The Slow Storytelling of Bela Tarr’s Sátántangó and the nihilistic outlook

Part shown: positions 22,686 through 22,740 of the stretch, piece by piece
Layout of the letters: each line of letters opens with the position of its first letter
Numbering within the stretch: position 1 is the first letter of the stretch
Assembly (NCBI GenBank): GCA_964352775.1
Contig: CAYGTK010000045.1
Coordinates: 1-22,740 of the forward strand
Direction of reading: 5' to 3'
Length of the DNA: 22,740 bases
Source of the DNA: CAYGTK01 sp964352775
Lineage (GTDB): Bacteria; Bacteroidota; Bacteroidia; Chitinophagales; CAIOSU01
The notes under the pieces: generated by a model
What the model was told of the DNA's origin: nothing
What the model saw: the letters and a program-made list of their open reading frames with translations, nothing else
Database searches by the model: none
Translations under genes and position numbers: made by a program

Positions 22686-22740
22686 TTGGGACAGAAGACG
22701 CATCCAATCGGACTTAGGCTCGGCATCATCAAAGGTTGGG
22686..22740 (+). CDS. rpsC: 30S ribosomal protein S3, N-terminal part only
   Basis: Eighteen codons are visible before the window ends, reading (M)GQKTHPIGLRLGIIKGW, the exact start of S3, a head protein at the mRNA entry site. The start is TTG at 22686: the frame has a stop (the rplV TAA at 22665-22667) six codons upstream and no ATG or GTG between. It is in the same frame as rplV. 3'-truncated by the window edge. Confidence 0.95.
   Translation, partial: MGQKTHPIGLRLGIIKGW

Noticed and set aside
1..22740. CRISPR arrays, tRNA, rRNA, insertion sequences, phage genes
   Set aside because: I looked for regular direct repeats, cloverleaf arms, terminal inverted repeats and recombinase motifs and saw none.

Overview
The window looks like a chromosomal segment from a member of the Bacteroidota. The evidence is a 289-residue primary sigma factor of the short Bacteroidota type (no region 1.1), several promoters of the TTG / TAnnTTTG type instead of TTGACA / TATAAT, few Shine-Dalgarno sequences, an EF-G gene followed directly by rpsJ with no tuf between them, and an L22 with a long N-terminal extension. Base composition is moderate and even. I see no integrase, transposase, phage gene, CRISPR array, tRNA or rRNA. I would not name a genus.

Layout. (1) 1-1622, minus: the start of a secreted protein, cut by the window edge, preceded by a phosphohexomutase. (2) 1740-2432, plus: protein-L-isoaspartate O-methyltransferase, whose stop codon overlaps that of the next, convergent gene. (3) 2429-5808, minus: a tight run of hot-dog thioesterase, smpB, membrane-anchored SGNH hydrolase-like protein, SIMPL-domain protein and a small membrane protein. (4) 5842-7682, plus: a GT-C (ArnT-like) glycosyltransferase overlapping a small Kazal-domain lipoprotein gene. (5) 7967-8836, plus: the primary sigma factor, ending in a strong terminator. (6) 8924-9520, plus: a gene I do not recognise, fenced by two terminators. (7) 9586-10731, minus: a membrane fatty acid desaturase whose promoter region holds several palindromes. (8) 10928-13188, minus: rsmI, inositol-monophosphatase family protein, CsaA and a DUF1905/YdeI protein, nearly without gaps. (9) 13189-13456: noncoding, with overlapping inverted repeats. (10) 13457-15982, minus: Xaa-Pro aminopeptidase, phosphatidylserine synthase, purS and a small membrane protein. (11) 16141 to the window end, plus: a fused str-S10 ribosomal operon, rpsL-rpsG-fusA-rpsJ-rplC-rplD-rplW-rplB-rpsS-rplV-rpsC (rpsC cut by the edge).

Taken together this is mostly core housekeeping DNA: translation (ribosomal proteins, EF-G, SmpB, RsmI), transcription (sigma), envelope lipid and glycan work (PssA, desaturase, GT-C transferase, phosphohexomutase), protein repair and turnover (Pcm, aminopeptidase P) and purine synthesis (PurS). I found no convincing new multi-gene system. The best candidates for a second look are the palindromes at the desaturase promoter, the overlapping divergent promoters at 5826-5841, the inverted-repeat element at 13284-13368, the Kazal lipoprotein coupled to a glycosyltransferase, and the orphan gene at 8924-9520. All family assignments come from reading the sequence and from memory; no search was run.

The establishing shot has become a mainstay of Tarr’s filmography. A sort of unexpressed realism, where he’s unafraid to show the journey, in its entirety, from one point to the next. He won’t cut away from the scene until the subject has safely reached their desired location. It’s not a reprieve for the audience or the filmmaker, it’s simply letting the action play out as it happened. At times, this type of slow-moving transition has thematic and narrative significance, but other times it’s meant solely to have the audience suffer alongside the character for extended stretches of time. … More The Slow Storytelling of Bela Tarr’s Sátántangó and the nihilistic outlook